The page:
Treatment of Mine Wastewaters for Cyanide Destruction and Thiocyanate Removal with Ferrate(VI)

Symposium 2015 Rouyn-Noranda
Mr Thomas D.Waite (Florida Institute of Technology)
Ferrates are oxy-anions of iron in oxidation states of between two and eight (FeO22- and FeO52-). While several different ferrates have been studied for commercial exploitation, only Ferrate(VI), i.e. (FeO42-) has been utilized for environmental applications. Over 400 published studies have demonstrated the unique treatment capability of Ferrate(VI) for both water and wastewater, as it can simultaneously perform oxidation, and disinfection; and because it is unstable, it is quickly reduced to Fe3+which is a coagulant. Ferrate(VI) has not been utilized in the past because of the high cost of production. Recent advances in technology have allowed for the creation of on-site generation of an inexpensive ferrate product, suitable for environmental applications.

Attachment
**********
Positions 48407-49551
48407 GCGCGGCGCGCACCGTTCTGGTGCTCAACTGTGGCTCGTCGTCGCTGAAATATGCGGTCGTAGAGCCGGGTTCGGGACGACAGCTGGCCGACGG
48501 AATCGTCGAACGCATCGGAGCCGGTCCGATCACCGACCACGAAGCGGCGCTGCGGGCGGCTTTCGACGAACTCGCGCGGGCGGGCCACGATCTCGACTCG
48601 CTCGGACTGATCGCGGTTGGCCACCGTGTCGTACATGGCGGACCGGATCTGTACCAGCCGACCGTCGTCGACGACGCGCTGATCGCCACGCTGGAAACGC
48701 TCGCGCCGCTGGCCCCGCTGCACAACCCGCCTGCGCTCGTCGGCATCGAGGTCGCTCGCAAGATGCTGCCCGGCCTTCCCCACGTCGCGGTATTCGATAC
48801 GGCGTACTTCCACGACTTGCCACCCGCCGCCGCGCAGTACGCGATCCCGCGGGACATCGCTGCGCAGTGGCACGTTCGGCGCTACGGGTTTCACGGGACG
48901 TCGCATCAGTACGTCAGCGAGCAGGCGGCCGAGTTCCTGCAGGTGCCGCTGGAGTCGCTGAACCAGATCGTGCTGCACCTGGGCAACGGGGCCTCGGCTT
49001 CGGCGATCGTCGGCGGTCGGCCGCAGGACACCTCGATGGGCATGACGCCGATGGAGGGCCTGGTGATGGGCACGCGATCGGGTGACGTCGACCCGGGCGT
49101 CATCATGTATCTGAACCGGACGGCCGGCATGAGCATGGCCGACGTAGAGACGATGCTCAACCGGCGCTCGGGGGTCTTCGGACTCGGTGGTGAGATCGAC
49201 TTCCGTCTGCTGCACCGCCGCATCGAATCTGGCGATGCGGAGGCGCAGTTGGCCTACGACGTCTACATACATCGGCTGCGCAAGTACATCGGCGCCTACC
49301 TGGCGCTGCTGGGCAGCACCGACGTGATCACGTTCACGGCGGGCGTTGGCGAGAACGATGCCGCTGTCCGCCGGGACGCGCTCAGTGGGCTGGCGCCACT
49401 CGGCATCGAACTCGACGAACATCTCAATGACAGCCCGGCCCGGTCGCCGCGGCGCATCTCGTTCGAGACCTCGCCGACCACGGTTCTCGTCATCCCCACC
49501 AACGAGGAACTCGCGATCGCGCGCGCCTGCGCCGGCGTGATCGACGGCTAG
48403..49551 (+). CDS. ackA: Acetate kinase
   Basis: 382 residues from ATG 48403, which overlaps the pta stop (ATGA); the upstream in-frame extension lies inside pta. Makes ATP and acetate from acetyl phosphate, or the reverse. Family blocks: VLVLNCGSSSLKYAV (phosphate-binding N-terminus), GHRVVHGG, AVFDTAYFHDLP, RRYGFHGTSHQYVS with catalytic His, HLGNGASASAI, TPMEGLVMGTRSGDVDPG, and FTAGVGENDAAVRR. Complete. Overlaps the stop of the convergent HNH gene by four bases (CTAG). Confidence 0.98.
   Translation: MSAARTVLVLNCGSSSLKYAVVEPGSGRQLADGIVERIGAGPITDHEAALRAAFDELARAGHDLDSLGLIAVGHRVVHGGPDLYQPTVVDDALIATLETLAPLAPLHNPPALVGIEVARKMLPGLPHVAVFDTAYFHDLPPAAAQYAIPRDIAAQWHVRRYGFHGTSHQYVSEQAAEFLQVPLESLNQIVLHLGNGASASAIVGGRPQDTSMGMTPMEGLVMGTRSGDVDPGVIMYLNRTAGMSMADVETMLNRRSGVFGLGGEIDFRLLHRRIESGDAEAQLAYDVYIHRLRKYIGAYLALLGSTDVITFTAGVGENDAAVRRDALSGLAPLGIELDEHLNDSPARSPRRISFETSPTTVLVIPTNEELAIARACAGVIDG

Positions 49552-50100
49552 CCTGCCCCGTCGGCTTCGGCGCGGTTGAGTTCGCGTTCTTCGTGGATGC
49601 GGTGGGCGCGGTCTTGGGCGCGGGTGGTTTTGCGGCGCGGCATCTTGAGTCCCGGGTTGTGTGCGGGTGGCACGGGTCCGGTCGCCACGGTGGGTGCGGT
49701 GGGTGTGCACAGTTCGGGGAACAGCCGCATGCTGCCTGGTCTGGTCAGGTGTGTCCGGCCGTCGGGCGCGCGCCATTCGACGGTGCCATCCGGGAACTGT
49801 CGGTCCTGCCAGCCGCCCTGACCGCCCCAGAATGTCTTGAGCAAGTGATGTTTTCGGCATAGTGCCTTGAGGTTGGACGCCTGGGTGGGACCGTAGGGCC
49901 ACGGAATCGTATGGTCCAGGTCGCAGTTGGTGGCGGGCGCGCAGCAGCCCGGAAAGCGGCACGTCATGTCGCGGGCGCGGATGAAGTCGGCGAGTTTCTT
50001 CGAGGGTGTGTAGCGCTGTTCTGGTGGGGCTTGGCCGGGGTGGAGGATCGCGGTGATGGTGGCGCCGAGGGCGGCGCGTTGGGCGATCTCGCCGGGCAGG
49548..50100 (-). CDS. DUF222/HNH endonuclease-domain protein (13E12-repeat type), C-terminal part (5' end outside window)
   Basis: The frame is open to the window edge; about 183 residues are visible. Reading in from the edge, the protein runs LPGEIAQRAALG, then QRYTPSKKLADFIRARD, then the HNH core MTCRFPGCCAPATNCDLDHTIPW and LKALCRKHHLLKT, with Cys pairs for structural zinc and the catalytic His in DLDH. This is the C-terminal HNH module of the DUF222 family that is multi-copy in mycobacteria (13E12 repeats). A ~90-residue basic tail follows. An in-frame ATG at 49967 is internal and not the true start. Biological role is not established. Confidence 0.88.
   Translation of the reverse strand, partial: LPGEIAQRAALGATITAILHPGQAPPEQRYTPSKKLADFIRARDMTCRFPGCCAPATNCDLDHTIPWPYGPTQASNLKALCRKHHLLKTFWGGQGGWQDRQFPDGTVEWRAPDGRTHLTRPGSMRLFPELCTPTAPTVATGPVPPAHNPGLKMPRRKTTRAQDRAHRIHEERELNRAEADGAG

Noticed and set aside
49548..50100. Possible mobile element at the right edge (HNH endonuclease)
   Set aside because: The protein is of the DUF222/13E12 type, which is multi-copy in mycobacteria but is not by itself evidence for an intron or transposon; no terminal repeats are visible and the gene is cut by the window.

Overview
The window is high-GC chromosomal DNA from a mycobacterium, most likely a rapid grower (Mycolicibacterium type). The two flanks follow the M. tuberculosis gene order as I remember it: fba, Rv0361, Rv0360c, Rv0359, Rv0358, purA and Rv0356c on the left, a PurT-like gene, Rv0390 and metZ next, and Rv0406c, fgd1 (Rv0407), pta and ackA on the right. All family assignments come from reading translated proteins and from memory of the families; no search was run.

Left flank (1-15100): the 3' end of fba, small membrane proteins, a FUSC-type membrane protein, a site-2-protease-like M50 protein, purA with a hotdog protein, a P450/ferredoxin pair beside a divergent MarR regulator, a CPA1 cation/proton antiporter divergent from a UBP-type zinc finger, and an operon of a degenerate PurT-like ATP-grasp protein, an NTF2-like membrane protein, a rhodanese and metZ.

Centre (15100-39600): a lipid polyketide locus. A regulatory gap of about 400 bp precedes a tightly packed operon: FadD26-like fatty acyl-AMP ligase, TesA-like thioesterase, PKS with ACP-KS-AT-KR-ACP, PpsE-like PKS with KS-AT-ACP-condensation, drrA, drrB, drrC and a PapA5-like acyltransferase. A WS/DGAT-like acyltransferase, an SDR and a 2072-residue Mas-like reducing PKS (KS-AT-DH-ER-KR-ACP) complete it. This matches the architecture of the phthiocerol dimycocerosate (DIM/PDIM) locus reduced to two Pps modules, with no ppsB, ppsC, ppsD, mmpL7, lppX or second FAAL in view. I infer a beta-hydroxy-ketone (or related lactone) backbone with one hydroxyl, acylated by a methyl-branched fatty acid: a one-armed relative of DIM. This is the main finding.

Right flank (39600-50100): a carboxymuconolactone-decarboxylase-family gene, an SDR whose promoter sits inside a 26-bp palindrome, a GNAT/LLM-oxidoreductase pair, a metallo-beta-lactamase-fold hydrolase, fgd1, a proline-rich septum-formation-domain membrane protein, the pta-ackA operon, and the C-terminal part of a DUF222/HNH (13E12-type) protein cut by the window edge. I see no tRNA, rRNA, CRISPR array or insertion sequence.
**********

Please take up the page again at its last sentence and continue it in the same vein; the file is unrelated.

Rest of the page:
Recent studies and pilot tests have been undertaken on Ferrate(VI) treatment of various mine wastewaters, specifically for cyanide destruction, and toxic metal removal. Results have demonstrated that Ferrate(VI) reacts quickly with both free CN (forming cyanate), and thiocyanate, (forming sulfate and cyanate). The testing also demonstrated that essentially all toxic metals tested could be removed (co-precipitated on the ferric hydroxide) by Ferrate(VI) addition.
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